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Georg von Hevesy

Hevesy, Georg von (gāˈôrkh fən hĕˈvĕshē) [key], 1885–1966, Hungarian physicist and chemist. He received the 1943 Nobel Prize in Chemistry for his work on the use of isotopes as tracers in studying chemical processes. Hevesy was the first to apply the radioactive tracer technique to biology, and he later used it in medical research. He also discovered X-ray fluorescence analysis. He was codiscoverer of hafnium, element 72 in the periodic table. Hevesy became an associate of the Institute of Theoretical Physics, Copenhagen, in 1920 and also of the Institute for Research in Organic Chemistry, Stockholm, in 1943.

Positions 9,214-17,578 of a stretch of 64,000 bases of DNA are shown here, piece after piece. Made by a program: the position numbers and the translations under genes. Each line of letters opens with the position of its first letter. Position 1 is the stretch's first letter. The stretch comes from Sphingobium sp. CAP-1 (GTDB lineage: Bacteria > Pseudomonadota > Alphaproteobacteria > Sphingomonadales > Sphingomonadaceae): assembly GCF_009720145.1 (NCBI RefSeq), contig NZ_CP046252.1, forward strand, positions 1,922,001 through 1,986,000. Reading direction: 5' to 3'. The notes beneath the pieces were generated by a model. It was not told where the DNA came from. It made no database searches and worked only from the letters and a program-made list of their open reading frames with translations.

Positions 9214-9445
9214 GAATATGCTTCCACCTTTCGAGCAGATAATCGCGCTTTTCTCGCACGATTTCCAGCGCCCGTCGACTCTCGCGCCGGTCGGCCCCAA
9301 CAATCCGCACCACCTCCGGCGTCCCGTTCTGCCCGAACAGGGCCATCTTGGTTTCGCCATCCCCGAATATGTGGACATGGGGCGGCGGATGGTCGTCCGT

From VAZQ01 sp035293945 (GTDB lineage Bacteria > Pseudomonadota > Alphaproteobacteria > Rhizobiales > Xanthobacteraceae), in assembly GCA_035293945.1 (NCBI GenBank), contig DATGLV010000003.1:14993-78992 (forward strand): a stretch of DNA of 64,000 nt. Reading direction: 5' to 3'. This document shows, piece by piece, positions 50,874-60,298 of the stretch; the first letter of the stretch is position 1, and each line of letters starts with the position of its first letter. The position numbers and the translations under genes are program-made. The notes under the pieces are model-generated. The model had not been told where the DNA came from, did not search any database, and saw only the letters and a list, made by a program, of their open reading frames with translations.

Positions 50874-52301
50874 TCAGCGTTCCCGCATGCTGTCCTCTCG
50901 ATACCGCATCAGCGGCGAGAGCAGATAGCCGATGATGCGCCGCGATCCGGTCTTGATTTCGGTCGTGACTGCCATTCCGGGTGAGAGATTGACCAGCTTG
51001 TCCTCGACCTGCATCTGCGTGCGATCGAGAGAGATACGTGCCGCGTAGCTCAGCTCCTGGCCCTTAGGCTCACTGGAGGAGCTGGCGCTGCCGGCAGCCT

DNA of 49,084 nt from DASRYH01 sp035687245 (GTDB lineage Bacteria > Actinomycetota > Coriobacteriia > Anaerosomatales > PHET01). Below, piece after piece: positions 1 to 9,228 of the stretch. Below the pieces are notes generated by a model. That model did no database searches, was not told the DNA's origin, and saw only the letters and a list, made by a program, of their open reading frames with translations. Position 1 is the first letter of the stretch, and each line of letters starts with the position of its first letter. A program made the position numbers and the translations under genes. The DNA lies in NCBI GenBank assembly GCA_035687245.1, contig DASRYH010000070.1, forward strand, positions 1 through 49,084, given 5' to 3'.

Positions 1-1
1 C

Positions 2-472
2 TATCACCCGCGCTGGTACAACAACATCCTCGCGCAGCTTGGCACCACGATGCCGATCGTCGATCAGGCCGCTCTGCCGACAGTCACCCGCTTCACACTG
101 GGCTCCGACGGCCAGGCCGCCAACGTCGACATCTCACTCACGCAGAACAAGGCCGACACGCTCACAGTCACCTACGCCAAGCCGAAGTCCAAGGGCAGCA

The Columbia Electronic Encyclopedia, 6th ed. Copyright © 2012, Columbia University Press. All rights reserved.

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See more Encyclopedia articles on: Chemistry: Biographies


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